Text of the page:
Destrage caught my attention with their 2014 release; with easily the best album title ever, Are You Kidding Me? No. introduced me to a chaotic, unpredictable energy that was distinctly refreshing in what can often be a somewhat formulaic genre. The Italian quintet have now returned with A Means To No End, to be released through Metal Blade Records on October 21. Fun, furious, and frenetic, this record may be an even stronger release than their previous one.
The five-piece open their new record in an appropriately unexpected fashion with grating soundscapes and folky acoustic strumming. Though a far stretch from metal, the title track is undeniably intense, building tension as it builds into an epic, marching section backed by a choir. This introduction is jarringly interrupted by metallic riffing before exploding into an Every Time I Die-meets-SikTh musical combustion on “Don’t Stare At The Edge”. Bolstered by hooky, almost Southern riffing and a catchy chorus, Destrage demonstrate a control over their chaos, focusing disparate elements into a cohesive, powerful track.
First single “Symphony of the Ego” blends funky, reasonably Animals As Leaders-infused thumping techniques into Fortress era Protest The Hero chaos. Angry, atmospheric, catchy and technical, this song is quintessentially Destrage. Whereas many of their peers are almost mechanical in their musical delivery, Destrage are anything but; bringing to the table classic rock swagger, obvious instrumental prowess and Paolo Colavolpe’s expressive, versatile vocals, the band is fun, fresh and distinctly human. After the rage of the first three and a half minutes, “Symphony of the Ego” draws to an end with a more anthemic, restrained section.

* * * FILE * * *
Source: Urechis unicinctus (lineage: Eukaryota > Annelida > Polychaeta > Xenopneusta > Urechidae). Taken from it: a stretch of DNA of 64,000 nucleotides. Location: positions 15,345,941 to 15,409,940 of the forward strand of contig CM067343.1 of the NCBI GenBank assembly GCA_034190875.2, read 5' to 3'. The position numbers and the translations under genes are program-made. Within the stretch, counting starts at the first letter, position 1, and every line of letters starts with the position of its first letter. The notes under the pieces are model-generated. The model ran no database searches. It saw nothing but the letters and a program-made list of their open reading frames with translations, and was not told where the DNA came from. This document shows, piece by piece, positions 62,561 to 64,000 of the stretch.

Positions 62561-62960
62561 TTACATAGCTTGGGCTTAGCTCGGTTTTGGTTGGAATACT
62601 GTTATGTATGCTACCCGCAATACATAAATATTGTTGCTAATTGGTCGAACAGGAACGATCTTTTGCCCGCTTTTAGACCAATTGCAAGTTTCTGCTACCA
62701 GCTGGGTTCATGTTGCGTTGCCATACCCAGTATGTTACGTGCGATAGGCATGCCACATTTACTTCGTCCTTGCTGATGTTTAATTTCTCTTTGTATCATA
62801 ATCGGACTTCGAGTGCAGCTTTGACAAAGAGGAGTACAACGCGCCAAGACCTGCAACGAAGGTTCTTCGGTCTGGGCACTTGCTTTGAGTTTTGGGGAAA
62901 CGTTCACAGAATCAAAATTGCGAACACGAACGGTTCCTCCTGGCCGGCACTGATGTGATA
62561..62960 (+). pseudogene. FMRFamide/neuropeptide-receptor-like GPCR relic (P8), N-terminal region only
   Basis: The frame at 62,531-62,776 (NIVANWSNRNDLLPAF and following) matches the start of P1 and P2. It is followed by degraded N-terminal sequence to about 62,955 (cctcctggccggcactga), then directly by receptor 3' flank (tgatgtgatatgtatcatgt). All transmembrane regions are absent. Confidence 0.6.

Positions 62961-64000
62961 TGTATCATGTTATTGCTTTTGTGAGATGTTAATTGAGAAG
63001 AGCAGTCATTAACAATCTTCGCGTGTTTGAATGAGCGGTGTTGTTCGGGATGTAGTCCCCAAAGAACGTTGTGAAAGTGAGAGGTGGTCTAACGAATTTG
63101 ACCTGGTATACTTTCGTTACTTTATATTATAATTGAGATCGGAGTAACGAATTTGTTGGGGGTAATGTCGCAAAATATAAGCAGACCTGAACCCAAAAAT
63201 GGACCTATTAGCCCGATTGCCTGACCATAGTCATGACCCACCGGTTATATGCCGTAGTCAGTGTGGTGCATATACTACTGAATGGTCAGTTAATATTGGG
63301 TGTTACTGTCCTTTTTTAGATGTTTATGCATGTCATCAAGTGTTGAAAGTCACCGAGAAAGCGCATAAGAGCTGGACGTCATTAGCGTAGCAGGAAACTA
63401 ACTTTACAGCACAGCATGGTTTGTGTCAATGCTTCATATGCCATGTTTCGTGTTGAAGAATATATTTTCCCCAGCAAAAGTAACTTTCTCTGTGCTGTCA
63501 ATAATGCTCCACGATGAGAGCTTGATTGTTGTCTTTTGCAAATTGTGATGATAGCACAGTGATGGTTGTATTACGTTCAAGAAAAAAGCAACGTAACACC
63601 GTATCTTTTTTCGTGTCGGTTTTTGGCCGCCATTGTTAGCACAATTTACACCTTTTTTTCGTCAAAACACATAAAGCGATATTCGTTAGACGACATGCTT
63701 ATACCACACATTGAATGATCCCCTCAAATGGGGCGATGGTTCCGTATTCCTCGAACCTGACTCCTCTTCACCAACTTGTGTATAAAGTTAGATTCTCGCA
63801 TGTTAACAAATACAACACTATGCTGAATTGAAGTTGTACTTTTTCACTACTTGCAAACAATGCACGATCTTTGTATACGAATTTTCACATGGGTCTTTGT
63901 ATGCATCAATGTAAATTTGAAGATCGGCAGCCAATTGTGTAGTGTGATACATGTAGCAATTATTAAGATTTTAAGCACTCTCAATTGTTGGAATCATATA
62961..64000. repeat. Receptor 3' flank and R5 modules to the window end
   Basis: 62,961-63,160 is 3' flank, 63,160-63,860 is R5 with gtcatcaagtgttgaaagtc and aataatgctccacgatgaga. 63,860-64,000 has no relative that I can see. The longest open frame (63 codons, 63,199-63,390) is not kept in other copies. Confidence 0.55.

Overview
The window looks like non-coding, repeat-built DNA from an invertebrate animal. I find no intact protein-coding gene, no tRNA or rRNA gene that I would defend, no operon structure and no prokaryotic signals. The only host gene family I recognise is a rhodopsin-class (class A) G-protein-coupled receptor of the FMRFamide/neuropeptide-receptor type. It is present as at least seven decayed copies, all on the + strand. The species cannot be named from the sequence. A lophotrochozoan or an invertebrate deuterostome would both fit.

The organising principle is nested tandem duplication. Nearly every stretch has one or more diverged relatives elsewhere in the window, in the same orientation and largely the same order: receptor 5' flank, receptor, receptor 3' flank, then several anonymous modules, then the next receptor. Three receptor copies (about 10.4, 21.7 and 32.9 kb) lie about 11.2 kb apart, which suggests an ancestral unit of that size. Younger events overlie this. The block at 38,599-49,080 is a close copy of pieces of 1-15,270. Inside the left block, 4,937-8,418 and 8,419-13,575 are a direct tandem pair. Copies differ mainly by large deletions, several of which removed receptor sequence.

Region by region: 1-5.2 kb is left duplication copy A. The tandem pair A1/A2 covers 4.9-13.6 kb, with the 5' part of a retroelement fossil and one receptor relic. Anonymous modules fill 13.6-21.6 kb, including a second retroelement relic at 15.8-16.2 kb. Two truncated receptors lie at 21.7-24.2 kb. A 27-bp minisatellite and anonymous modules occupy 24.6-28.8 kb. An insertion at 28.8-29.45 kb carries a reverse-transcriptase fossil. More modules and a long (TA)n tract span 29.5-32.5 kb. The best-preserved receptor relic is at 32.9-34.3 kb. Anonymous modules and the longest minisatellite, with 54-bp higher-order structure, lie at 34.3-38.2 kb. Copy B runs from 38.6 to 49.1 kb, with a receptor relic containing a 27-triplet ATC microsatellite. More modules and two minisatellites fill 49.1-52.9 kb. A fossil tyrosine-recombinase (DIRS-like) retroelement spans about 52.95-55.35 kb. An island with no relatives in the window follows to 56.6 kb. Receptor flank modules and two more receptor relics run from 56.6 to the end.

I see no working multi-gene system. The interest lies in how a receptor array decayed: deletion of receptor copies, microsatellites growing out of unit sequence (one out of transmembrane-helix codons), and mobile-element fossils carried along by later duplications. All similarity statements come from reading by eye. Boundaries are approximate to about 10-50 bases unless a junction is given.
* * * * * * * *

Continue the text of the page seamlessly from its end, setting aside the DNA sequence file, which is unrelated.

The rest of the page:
Throughout the record, the band fire on all cylinders and fuse virtuosity, charisma, melodicism and anger into a vitriolic, potent combination. Instrumental interludes (“Ending to a Means”) and haunting acoustic guitars (“A Promise, A Debt”) provide a sense of pacing that breaks up the intensity of “The Flight”‘s rhythmic overload or the deceptively technical “To Be Tolerated”. The ominous “Abandon To Random” is a punishing and dynamic closer that, at seven minutes of length, displays haunting riffing, power ballad-esque verses and impressive guitar work. More than just an unbridled force of chaos, Destrage channel their creativity into powerful songs and, eventually, a well-structured album.
In A Means To No End, Destrage have crafted one of the most distinct releases of the year. Their SikTh-like scat-fueled delivery, System of A Down-esque quirkiness, Every Time I Die Southern swagger and guitar acrobatics à la Protest The Hero show a rearrangement of impressive elements into a sound that is uniquely theirs. Though some may dislike the unique timbre of their vocalist, I believe Colavolpe’s voice does nothing but highlight the diversity of the instrumentation, shifting easily from scat-like yells to deathcore lows and melodic, catchy choruses. Overall, I have no real complaints for the record, and I think any fan of adventurous progressive metal will enjoy this release.
Notable Tracks: “A Means To No End”, “Symphony of the Ego”, “The Flight”
FFO: SikTh, Protest The Hero, Every Time I Die, System of A Down
If it's even close to as good as "Are you kidding me? No." and "The King is fat n old" I know I'm going to be verrry happy.
I showed this to a girl on my bus and she started getting giddy as all hell. She doesnt even know this band and yet...